More 1995 Baseball Season Headlines
Jose Mesa Slams the Door
A flop as a starter, Jose Mesa emerged as 1995's top bullpen ace after Cleveland turned to him early in the year out of desperation. Upon winning the closer's job by default, Mesa proceeded to rack up a major league-high 46 saves and gain the nickname "Señor Slam."
Craig Biggio Tops National League in Runs
Craig Biggio continued on his unique career course in 1995. The previous year, the Astros' second sacker became the first big-leaguer to win a stolen-base crown after having served as a regular catcher for one or more seasons. In 1995, Biggio added a National League runs-scored title to his laurels.
Mike Piazza's the Best Behind the Plate
Over 1,500 amateur players were picked ahead of Mike Piazza in the 1988 free-agent draft. Few are still playing professionally, and none had anywhere near Piazza's career stats at the close of the 1995 season. Piazza finished his third big-league campaign with a .322 lifetime average, the highest of any catcher in big-league history at that juncture in his career. In 1995, he hit .346 with 32 homers.
The Mick Passes On
Yankees great Mickey Mantle is laid to his final rest in Dallas. Upon being diagnosed with inoperable liver cancer, Hall of Famer Mantle received a controversial organ transplant. Although the new liver failed to save him because the disease had spread too far, the attempt spurred a groundswell of organ donations throughout the nation.
Orel Hershiser Quiets M's in ALCS
Orel Hershiser let it all out in game five of the ALCS. The ex-Dodgers ace was the surprise of the Cleveland mound staff in 1995. His critical 3-2 win against Seattle in the fifth game helped him become the first performer to win LCS MVP honors in both major leagues.
Ken Griffey, M's Blast Yanks
Seattle's Ken Griffey Jr. blasted a home run in game one of the 1995 American League Division Series against New York. Griffey, showcasing his talents in the postseason for the first time, unloaded on Yankee pitching, batting .391 with five home runs. His dash from first to home in the bottom of the 11th inning of the finale won the series for Seattle.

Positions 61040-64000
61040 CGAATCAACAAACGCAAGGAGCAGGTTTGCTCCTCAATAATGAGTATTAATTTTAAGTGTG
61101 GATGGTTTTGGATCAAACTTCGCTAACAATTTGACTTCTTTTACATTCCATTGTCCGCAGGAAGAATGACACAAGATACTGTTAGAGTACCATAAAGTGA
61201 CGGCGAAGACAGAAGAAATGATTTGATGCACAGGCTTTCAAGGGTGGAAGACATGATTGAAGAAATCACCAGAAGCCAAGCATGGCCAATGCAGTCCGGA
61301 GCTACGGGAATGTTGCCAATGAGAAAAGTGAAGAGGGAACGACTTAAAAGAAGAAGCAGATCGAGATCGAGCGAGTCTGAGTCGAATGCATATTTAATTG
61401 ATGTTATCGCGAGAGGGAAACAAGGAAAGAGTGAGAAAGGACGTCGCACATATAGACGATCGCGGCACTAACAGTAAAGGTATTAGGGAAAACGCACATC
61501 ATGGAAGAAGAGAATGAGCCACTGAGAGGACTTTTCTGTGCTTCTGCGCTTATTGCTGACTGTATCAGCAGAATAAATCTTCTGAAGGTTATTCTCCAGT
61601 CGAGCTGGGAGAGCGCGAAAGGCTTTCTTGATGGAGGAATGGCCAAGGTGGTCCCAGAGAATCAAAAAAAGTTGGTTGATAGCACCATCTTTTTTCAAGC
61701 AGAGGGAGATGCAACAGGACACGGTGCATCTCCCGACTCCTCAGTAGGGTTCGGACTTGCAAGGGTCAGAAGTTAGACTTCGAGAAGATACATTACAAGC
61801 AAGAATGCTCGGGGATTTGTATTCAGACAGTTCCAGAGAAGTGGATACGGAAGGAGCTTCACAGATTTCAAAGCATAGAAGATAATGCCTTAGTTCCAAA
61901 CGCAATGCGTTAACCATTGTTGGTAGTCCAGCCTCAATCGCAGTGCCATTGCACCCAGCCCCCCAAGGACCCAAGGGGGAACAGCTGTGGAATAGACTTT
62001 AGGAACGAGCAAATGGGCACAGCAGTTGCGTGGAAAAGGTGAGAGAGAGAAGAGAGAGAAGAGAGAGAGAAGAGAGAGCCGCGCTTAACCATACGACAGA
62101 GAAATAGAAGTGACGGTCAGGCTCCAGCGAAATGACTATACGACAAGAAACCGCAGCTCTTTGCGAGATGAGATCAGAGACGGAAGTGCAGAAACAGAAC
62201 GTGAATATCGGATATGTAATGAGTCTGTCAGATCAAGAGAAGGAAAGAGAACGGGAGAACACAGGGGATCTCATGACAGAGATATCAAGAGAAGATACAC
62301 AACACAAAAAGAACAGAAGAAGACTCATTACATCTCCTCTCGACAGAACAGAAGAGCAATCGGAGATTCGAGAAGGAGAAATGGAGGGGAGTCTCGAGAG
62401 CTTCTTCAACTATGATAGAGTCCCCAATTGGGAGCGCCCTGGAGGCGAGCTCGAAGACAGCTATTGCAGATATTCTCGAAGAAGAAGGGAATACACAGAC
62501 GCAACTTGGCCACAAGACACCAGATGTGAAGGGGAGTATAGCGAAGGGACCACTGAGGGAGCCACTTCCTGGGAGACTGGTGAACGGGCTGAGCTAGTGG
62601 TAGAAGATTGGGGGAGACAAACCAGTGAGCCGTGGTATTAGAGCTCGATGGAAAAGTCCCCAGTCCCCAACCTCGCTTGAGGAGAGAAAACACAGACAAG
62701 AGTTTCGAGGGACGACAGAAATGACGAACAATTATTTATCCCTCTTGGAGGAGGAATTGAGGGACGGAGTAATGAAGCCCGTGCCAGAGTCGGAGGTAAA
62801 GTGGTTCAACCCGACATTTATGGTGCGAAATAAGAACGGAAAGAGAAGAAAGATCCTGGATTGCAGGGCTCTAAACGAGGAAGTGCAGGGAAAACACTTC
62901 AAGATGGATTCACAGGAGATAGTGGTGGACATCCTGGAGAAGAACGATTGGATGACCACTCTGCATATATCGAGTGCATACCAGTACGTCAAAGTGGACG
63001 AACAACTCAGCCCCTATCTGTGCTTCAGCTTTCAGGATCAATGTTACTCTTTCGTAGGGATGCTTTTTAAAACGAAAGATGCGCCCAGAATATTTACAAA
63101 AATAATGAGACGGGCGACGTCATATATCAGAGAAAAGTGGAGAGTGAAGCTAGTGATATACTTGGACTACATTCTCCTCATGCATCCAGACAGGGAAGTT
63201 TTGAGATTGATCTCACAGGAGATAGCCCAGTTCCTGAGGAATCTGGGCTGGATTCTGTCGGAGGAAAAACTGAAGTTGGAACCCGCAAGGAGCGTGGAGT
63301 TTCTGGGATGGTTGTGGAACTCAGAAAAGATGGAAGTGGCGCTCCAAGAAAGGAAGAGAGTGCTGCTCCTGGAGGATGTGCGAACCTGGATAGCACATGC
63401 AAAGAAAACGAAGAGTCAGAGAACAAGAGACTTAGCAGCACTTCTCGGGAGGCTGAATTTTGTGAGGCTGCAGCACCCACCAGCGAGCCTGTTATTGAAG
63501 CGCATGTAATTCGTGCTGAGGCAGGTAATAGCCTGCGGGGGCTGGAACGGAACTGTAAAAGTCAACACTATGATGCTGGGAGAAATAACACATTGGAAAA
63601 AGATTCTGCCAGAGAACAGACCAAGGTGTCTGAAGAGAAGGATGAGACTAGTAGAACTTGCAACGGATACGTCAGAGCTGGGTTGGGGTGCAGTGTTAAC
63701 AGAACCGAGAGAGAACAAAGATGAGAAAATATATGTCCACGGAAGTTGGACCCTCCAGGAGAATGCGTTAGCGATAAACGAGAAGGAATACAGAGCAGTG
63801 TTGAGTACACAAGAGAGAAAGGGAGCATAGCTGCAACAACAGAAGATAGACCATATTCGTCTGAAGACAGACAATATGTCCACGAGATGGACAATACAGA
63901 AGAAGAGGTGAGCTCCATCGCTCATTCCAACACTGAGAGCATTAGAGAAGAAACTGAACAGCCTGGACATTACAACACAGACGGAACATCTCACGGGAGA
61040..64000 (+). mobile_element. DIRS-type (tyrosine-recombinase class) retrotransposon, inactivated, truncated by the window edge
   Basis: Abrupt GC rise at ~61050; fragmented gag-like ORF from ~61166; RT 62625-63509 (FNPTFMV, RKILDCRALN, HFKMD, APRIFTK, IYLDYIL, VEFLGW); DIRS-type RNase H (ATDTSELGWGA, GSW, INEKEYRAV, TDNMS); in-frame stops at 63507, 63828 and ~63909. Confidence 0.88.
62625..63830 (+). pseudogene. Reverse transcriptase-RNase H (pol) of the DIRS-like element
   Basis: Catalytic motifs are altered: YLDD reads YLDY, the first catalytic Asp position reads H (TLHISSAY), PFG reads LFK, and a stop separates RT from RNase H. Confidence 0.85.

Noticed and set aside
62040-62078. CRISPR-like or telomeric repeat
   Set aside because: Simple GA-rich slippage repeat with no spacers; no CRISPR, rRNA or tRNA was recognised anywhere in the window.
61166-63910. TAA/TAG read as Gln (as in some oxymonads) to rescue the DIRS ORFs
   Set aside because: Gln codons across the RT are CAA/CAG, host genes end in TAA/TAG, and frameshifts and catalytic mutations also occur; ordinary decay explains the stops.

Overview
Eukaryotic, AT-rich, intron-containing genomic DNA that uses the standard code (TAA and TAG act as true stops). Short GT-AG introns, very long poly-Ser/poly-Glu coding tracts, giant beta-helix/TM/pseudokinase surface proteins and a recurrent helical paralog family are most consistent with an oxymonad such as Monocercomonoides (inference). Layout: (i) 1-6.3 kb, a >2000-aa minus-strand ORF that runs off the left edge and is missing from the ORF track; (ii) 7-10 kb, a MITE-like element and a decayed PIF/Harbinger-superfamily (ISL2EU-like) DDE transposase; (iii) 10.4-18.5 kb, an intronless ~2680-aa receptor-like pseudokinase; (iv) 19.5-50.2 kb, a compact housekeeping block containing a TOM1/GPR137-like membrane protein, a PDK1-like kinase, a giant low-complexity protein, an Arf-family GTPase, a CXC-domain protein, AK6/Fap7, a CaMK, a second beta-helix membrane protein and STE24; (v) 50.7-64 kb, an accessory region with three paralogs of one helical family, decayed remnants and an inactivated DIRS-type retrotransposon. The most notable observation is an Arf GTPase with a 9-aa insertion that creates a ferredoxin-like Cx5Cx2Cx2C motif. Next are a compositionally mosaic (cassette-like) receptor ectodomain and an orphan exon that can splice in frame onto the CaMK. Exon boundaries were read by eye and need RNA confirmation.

Braves Broom the Reds
Baryy Larkin was Cincinnati's lone bright spot in the senior loop pennant series. His seven hits represented one-quarter of the Reds' total in their disappointing four-games-and-out tussle with the Braves. Atlanta used eight pitchers in the 1995 Series and each was successful, as they yielded a total of just five runs.
Cleveland Bats .179 in 1995 Series
Cleveland's Kenny Lofton, the Tribe's star center fielder, swiped six sacks against Atlanta in the 1995 World Series but batted only .200. Lofton nevertheless tied for the Cleveland team lead in hits with five as the Indians' vaunted offense was held to just a .179 batting mark.
Tom Glavine Shuts Down Tribe
Braves lefty Tom Glavine beat Cleveland 4-3 in game two of the 1995 World Series and again polished off the Tribe six nights later, 1-0. Glavine's one-hitter in the Series finale, with relief help from Mark Wohlers, was marred only by Cleveland backup catcher Tony Pena's looping single in the sixth inning. Glavine was named Series MVP.
The next page highlights key events and details from the 1995 baseball season.
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